6. Hi, I was wondering if I should add extra baking soda or baking powder, or any rising agent when using coconut sugar in cake? I’m making a carrot to be exact but would want to use it in other recipes as well. I would like it to be as close as possible to the results when using regular white sugar. Thanks in advance!

    • You can use coconut sugar the same as regular sugar. I have not had to add any extra baking powder or baking soda to my recipes. Hope that helps!

  7. Hello
    I’ve been baking for years with caster sugar and butter/butter substitutes but I haven’t had any success in getting coconut sugar ti disdolve in melted coconut oil , any advice is greatly received

    • burntapple says

      i can never get it to fully dissolve. I can get it to become more fine. melting it in warm oil for several minutes seems to make it dissolve bette r for me, or sticking the sugar in the blender first to make it more fine than dissolving it in the warm coconut oil is another solution. Let me know how it goes! Traci

  8. Christie Nielsen says

    I am going to try to make a cheesecake and want to substitute coconut sugar. Any suggestions?

    • burntapple says

      I have never done cheesecake but I would try to make the sugar as fine as possible. Let me know how it turns out!

      • Christie Nielsen says

        I tried 2 different recipes with it. Neither one of them turned out. It just won’t seem to bind together and set up.

    • Hi, I used Swerve (Erythritol) confectioners or regular and it’s a great substitute for coconut sugar.

    • I used Swerve (Erythritol) confectioners and regular and it turned out great in my cheesecake. I got lots of great comments on it.

      • burntapple says

        Good to know! I’ve recently started to use it to and need to post some recipes with it. Thanks for sharing!

  9. Can I use coconut sugar instead of caster sugar? I’m thinking of making Mary Berry’s orange spice cake with coconut sugar rather than caster sugar as I do not have caster sugar on hand.

    • burntapple says

      I believe there are some differences in using caster versus coconut sugar but you can definetely try it and see if it works. An orange spice cake with coconut sugar should work great!

  10. Heather Dixon says

    I will be just starting to bake with coconut sugar, I was just wondering if anyone has tried making frosting with it?

  11. You mentioned a problem with lemon and coconut sugar. Would using just 1 Tablespoon of lemon juice in a peach glaze for a pie be a problem ?

    • Yes, that would work. I meant if you were making lemon bars or lemon cream pie or lemon cookies. If lemon or citrus is the main star it seems to not taste as good to me. Hope that helps. Your recipe sounds delicious!! 🙂

  12. I find that grinding coconut sugar into a powder with a spice grinder or Nutribullet removes the problem with graininess and speckling.

    • burntapple says

      That’s a great idea! I’ve done small batches in similar to a Nutribullet but not a spice grinder. Great idea!

  13. T. J. O'Brien says

    I would like to make what my Mom used to call an “Impossible Pie,” which is nothing more than an old fashioned Bisquick recipe that makes it own crust. Is it possible to use coconut sugar in place of the one cup of white sugar?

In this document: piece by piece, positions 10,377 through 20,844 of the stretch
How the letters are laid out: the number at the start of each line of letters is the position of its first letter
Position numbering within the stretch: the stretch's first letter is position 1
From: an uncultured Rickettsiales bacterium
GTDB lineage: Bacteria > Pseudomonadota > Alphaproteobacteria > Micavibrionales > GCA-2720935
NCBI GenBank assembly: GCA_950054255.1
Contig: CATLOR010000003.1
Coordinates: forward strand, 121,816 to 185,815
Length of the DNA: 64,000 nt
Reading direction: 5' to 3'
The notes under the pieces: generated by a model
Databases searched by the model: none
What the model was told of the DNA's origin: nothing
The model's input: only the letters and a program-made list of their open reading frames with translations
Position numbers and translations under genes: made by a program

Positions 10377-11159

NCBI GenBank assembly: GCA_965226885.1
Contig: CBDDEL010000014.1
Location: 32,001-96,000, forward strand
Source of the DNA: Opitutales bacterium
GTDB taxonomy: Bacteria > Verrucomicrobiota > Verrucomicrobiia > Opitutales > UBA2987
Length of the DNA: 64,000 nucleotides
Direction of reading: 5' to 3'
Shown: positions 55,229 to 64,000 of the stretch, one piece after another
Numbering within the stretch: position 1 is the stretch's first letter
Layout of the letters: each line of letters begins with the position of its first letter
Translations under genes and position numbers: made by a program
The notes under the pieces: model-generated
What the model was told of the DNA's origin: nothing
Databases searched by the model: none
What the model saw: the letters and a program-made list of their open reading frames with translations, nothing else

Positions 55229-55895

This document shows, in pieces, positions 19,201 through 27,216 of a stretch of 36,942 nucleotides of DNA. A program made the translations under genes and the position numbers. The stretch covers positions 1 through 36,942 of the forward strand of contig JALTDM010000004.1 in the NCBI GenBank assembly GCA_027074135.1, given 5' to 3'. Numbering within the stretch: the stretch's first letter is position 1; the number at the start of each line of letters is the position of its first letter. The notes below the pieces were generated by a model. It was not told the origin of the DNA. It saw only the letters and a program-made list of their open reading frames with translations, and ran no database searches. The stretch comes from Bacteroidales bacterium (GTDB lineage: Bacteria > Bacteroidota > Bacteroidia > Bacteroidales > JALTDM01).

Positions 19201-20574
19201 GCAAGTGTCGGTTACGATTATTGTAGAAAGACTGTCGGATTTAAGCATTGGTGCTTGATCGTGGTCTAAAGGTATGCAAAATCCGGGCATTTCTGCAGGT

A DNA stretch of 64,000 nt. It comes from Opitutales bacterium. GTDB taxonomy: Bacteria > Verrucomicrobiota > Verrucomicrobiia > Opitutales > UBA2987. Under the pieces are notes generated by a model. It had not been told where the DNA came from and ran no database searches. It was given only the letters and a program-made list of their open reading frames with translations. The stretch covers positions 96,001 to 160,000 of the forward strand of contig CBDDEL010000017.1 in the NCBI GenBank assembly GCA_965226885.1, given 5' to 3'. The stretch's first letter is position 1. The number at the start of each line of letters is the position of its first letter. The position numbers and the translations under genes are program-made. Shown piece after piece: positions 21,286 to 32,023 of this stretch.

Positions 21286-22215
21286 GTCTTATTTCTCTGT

• Yes you should be able to substitute the coconut sugar for white sugar just fine. Just a little nudge that the taste may alter a little bit. Coconut sugar tends to have a caramelly taste to it. Depending on what’s inside the pie you might notice a slightly different flavor. Enjoy and let me know how it turns out!

  14. Cheryl B kaster says

    I use coconut sugar for just about everything I make especially recipes made with nuts. I love the combination of the flavor of coconut sugar with nuts. I still use white sugar, however, when I’m making meringue. If anyone has any experience of using coconut sugar when making meringue, please let me know. Because I don’t cook with white flour I find the combination of spelt flour with coconut sugar adds a dimension to my baked goods.

    • burntapple says

      That’s good to know on the flours. Thanks for letting me know! I can’t have spelt but love that you’ve found a great combination of flours to use to enhance the way baked goods are made with coconut sugar. I haven’t had much luck with meringues and coconut sugar. I usually will opt to use raw sugar in that case and just grind it more finely before I use it.

  15. Dee Frank says

    The trick to using coconut sugar in baking is to ‘grind’ it first. Learned this from America’s Test Kitchen. Just put the amount for your recipe into your food processor and run it for 2-4 minutes until it is lighter in color and has a fine texture like sugar. Then just proceed with your recipe.


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    How to Bake With Coconut Sugar – Burnt Apple

  2. […] Coconut sugar is a great sugar alternative and has a pleasant caramel taste. Considered a natural sweetener, it has a glycemic index of 35, and while making foods with it would not render them sugar-free, coconut sugar, which is made up of sucrose along with small amounts of fructose and sucrose, is considered acceptable due to the way it breaks down in the body. It can typically be used on a 1:1 basis in recipes. Because coconut sugar is coarser than white or brown sugar, the result will have a more speckled look. […]